A deep dive into the world-changing research published this month by Team UofG.
The “World Changers Welcome” bunting reaching across campus is hard to miss as you walk up University Avenue. When applying to the University, the slogan found its way onto the majority of freebies and goodies handed out to bright-eyed applicants, designed to entice more of us, as young, ambitious, hopeful students, to the University of Glasgow under the allure that one day we too could become a “world changer”. In our new World Changers column, The Glasgow Guardian will look at the research being done by the University that gives it the ground to call itself “World Changing Glasgow”.
University of Glasgow researchers are to help shape the next steps of the Covid-19 vaccination programme in the UK. A £2.2m study called OCTAVE DUO, led by the Universities of Glasgow and Birmingham, will employ clinical trials to investigate whether a third dose of vaccine would improve the immune response from people with weakened immune systems. An initial study showed that 40% of immunocompromised and immunosuppressed people produced a low or undetectable immune response after having received the standard two doses of vaccine. UK Health and Social Care Secretary Sajid Javid said: “This new study will play an important role in helping to shape the deployment of future vaccines doses for these specific at-risk groups.”
Ahead of the United Nations Climate Change Conference being held in the city this November, the University of Glasgow has developed new maps which forecast coastal erosion caused by the climate emergency. The maps predict that £1.2bn of Scotland’s buildings, transport infrastructure, cultural and natural heritage could face the challenge of coastal erosion by 2050. The Scottish Government has made a £12m investment in encouraging local authorities to put plans in place to face the prospect of coastal erosion, which these maps will allow them to plan for. Researchers collected over 2000 maps and images and carried out more than five million calculations to demonstrate the development of coastal erosion in Scotland over the last 130 years and make predictions on its future. Professor Jim Hansom, who led the research, said: “We need to act now to become sea level wise by planning short-term resilience measures and flexible long-term adaptation strategies.” The work is part of the Scottish Government’s Dynamic Coast project, funded by the Centre of Expertise for Waters (CREW).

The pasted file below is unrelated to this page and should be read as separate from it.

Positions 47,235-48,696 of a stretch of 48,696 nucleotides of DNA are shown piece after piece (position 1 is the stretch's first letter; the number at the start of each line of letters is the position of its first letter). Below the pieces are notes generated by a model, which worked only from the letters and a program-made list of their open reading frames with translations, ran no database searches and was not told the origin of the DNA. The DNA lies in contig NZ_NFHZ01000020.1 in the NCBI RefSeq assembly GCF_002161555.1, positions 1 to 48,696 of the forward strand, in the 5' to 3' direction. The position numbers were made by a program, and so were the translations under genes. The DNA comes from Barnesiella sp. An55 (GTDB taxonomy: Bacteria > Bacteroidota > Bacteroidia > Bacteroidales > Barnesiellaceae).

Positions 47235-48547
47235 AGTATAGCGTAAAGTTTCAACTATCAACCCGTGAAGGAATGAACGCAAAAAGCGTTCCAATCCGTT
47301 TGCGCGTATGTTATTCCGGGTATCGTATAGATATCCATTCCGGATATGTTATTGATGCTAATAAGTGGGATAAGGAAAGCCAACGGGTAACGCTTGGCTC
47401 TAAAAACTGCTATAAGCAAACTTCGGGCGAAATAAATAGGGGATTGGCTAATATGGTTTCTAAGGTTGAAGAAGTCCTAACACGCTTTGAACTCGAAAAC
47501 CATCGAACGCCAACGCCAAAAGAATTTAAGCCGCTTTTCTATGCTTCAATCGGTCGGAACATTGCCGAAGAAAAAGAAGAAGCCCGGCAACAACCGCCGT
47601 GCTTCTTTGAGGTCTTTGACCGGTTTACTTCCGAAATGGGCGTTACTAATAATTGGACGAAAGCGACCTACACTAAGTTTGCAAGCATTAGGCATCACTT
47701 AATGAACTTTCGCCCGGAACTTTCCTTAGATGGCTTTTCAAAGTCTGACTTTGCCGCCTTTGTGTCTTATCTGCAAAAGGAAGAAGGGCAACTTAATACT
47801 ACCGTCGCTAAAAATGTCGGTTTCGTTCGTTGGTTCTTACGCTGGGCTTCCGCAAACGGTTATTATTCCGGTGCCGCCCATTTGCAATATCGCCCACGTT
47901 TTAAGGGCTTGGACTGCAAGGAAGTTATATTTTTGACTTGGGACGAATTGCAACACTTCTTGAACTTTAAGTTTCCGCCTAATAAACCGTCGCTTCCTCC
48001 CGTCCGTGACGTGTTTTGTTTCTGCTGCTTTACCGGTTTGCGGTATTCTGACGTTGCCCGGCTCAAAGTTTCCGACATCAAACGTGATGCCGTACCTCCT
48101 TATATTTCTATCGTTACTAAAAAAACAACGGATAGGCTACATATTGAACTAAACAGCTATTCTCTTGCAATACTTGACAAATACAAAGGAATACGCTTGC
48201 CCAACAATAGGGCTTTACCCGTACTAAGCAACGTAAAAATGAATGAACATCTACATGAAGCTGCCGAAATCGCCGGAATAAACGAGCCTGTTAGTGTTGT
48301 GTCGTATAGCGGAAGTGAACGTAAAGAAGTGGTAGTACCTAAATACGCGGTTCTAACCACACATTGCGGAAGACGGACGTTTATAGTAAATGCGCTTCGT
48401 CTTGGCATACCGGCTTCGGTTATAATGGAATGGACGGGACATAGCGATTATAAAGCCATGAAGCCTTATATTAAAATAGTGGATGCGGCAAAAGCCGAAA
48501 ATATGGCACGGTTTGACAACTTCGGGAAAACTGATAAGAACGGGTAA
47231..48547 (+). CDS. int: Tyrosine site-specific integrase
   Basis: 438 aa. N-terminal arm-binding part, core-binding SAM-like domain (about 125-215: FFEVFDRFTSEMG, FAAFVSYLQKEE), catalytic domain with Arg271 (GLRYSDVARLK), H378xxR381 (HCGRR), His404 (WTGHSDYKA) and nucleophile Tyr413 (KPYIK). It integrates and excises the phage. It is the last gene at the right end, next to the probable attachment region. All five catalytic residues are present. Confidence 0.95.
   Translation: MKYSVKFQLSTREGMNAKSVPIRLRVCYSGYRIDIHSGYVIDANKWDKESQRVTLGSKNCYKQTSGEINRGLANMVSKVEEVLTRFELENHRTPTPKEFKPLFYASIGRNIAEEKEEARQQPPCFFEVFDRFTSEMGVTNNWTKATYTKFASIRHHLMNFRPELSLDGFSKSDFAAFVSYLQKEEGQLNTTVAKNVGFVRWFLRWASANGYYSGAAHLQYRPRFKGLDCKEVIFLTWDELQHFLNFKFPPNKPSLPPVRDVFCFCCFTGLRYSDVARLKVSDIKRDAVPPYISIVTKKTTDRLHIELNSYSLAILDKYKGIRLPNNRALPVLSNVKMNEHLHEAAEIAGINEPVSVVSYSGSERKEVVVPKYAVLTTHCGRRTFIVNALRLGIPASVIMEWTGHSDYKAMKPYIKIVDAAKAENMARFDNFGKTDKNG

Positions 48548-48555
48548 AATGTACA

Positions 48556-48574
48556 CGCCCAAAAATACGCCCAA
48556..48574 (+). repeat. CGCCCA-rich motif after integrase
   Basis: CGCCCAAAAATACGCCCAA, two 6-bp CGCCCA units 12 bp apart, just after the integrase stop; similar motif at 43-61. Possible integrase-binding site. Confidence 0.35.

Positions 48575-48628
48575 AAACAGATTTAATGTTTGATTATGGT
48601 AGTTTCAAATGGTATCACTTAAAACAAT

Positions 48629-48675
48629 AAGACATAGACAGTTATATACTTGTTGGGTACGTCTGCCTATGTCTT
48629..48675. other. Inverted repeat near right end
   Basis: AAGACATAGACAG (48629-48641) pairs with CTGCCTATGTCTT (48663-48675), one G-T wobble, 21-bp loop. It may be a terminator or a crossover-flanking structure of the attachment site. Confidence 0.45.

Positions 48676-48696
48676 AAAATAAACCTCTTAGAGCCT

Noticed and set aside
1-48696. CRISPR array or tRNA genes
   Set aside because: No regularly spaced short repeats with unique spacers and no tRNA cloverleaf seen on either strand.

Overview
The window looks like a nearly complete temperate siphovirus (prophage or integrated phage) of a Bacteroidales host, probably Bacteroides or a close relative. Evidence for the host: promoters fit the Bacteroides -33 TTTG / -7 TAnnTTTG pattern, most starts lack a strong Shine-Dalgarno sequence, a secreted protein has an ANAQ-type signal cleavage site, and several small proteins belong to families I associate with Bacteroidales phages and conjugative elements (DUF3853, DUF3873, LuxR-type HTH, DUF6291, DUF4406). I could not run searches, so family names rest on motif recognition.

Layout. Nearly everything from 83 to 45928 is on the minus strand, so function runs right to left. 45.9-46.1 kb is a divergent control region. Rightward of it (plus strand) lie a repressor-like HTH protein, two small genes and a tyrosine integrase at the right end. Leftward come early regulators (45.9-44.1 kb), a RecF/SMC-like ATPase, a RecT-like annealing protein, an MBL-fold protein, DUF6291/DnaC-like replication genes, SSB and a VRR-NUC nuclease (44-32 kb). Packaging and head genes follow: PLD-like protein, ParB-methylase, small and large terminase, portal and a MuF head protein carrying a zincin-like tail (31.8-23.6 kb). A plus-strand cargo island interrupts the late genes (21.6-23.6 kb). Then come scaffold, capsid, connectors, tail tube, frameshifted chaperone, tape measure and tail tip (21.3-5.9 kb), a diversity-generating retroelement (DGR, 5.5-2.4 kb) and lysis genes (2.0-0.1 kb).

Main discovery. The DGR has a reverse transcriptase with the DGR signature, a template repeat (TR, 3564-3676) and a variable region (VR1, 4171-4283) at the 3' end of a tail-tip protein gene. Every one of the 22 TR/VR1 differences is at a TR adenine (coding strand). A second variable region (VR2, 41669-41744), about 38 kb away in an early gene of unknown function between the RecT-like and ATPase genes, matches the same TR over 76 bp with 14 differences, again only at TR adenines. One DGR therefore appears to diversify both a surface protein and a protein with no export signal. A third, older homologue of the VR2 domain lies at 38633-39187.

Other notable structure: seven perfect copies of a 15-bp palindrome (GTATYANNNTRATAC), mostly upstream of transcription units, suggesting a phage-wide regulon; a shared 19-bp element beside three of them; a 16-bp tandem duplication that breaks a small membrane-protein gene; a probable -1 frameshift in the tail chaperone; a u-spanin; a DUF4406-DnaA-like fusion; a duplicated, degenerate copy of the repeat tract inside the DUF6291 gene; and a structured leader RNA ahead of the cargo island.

The University has also launched two new online courses focused on climate solutions. The courses are available to anyone worldwide at a cost of £799, with 200 places per course allocated to people living in Scotland, thanks to the Scottish Funding Council. Beginning 27 September, both courses, entitled Climate Change and Carbon Literacy, and Systems Thinking – Climate Change and Sustainable Decision Making, respectively, will last 10 weeks and require eight to 10 hours of study per week with final assessments worth 10 credits. Director of the University of Glasgow’s Centre for Sustainable Solutions, Professor Jaime Toney, stated: “These courses are designed to help learners find new ways to do their part to make those changes happen in their own lives, communities and workplaces, and to better understand the global context of climate change.”
The University of Glasgow also led a study in rural Tanzania tracking herds of cattle through GPS (Global Positioning System) devices, to better understand how diseases can pass from one herd to another. Livestock diseases, like foot-and-mouth, are common in sub-Saharan Africa and it is hoped the new research will help develop disease control strategies. The work found that targeted interventions at specific locations and times could reduce the burden of these diseases and require fewer resources than broad-scale blanket vaccination schemes. In some countries in the region, the livestock sector makes up 80% of agricultural Gross Domestic Product (GDP). These diseases hence have a large impact on poverty and threaten food security.